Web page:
All of which make up Jamies unique style which has him hailed as one of Australias most promising electro-producing secrets. Never one for taking himself too seriously, Jamies distinctive sound is often the product of experimental sound playing in his studio in Sydney's Inner-West - solo, with friends and musicians. A fan of creative collaborations among like-minded souls means that Jamies music is varied and unpredictable, but always with a distinctive Jamie Lloyd flavour. Jamie Lloyd’s debut longplayer, “Trouble Within” (Future Classic) received much critical acclaim upon its Australian release, with local tastemakers praising it as one of the best electronic albums of the year, drawing comparisons to Matthew Herbert and Jamie Lidell. "[Jamie Lloyd] takes 80s George Clinton and Arthur Russell-style funk and disco and welds it onto their more recent prodigy - say, Matthew Herbert and Metro Area - to create big thwacking bass lines that rub up against squirming micro-edited bass frequencies, and most impressively, languid, intoxicating songs." - Matthew Levinson / Cyclic Defrost ‘Trouble Within’ was followed up with remix album “More Trouble” (Future Classic); a collection of dancefloor remixes from luminaries such as Quarion, Brennan Green, Trickski, Zwicker, Soultourist and Jimi Polar among others. These remixes have helped Jamie find his way into the record bags of Steve Bug (Poker Flat), Laurent Garnier (F Communications), Charles Webster (Miso/Defected), Ame (Innervisions), Michael Reinboth (Compost), Llorca (F Communications), Anja Schneider and Jennifer Cardini, with the Quarian remix of ‘May I?’ being featured on Jennifer’s compilation for Kompakt Records in early 2008. ‘Beware of The Light’ (released October 2009) sees Jamie again presenting his far-from-linear take on dance music in a coherent yet diverse body of work.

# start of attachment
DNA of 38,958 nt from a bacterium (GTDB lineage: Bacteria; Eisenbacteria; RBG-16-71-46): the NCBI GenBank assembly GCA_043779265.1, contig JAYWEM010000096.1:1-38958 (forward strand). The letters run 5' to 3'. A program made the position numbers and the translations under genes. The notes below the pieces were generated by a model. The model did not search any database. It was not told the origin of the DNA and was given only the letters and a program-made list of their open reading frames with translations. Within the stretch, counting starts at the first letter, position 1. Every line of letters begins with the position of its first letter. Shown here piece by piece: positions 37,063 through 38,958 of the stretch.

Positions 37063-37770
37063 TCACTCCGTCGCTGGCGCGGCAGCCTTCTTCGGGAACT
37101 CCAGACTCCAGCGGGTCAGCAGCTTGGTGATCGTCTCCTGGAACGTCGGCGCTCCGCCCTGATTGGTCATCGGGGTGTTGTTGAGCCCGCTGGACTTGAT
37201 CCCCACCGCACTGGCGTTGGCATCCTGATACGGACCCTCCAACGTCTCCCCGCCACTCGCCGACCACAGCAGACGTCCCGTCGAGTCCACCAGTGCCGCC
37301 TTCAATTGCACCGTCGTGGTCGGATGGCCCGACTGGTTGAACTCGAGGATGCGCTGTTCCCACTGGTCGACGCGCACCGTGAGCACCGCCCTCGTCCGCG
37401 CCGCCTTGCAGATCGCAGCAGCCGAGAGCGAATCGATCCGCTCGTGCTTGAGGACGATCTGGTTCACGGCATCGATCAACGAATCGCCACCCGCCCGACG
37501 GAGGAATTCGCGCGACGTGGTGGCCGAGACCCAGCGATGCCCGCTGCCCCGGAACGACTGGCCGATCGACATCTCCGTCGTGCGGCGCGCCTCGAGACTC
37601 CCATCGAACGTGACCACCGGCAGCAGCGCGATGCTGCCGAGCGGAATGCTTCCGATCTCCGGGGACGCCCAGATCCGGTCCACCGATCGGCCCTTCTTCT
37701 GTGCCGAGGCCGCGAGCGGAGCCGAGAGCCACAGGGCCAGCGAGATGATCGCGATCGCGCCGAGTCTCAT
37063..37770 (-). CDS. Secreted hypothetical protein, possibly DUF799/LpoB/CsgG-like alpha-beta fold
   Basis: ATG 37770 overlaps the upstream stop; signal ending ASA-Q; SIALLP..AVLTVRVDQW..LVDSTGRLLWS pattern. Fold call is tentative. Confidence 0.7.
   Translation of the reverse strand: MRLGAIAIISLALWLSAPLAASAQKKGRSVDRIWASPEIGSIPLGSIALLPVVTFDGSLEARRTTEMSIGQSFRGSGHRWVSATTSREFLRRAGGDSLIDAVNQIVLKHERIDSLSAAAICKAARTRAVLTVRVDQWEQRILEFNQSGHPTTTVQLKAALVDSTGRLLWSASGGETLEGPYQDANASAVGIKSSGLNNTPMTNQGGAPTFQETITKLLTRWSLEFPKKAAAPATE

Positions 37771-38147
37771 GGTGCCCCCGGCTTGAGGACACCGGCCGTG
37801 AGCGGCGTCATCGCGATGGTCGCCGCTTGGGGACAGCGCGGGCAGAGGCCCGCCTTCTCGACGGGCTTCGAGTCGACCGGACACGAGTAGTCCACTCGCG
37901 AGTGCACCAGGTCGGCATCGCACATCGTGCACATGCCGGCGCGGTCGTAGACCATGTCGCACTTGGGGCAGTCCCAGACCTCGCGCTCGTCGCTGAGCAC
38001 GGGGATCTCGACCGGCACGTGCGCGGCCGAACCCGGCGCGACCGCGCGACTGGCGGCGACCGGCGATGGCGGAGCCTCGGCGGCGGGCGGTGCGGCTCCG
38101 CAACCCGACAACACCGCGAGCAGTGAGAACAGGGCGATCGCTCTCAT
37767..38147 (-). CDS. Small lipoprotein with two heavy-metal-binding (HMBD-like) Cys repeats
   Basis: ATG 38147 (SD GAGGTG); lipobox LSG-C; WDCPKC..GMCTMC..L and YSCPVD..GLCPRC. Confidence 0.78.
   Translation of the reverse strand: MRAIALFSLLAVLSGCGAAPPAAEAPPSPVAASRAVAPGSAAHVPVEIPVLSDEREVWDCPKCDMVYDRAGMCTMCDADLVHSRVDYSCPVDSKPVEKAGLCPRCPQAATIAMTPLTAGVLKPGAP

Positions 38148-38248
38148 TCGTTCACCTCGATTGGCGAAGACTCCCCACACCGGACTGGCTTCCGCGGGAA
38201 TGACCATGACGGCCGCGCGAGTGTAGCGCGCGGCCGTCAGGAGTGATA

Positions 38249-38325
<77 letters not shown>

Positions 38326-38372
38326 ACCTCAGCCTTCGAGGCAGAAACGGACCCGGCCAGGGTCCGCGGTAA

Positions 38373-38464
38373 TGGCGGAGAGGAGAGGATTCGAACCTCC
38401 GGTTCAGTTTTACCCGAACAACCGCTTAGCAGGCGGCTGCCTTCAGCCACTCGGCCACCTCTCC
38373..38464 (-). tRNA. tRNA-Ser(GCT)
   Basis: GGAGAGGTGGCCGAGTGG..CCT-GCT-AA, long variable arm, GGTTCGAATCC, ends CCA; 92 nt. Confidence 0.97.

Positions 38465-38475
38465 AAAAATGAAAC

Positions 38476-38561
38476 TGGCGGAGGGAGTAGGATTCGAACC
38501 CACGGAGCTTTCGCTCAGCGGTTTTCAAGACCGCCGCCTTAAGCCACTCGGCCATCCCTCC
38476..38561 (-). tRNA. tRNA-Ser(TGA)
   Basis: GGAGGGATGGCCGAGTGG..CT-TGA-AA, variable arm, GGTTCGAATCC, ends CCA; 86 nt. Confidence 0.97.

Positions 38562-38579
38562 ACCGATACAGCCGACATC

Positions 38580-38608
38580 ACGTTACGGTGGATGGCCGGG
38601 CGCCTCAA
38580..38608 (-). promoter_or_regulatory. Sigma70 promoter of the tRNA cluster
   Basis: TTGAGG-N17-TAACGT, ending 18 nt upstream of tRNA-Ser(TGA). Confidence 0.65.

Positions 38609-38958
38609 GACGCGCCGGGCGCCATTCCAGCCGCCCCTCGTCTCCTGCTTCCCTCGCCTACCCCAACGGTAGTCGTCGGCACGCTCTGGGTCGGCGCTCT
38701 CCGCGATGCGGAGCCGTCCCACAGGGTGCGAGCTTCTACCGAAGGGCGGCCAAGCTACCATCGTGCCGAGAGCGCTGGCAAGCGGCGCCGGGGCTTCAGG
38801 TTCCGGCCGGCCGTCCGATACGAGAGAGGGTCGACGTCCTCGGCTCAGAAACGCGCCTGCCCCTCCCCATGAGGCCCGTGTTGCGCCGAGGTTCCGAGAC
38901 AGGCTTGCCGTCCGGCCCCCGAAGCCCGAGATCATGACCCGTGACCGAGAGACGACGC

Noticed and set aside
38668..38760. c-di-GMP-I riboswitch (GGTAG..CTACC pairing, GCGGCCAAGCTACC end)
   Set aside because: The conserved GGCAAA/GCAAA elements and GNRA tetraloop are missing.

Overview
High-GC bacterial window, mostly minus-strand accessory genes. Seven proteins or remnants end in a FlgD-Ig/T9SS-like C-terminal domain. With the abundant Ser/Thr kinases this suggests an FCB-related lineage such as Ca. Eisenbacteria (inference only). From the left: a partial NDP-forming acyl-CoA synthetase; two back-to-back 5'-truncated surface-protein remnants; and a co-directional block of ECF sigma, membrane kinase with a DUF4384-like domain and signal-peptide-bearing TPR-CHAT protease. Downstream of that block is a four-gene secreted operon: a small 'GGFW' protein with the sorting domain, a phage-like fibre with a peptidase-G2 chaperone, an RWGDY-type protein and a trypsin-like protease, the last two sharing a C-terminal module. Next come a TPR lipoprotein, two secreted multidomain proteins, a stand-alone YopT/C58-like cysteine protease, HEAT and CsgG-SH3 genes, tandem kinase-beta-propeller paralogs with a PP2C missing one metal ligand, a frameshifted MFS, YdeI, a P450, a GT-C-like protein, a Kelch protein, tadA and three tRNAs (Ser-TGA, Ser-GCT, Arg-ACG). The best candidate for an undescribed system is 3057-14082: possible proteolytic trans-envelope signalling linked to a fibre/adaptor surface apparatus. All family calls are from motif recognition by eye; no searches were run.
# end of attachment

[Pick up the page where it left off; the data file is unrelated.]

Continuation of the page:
While songs such as the album’s title track show Jamie’s knack for classic songwriting, his lush vocal ability and leftfield pop sensibility, the bulk of the album is written with his angular live club shows in mind. Computer game disco aesthetics with techno energy, the album is continuously shifting gears, ebbing and flowing but always building. A plethora of fat squelchy bass and bizarre found sounds like the recordings of asteroids crashing into the earth on ‘Fire Flies’, combine with adept musicality that keeps things dense and interesting. www.myspace.com/jamielloyd7 Read more on Last.fm.
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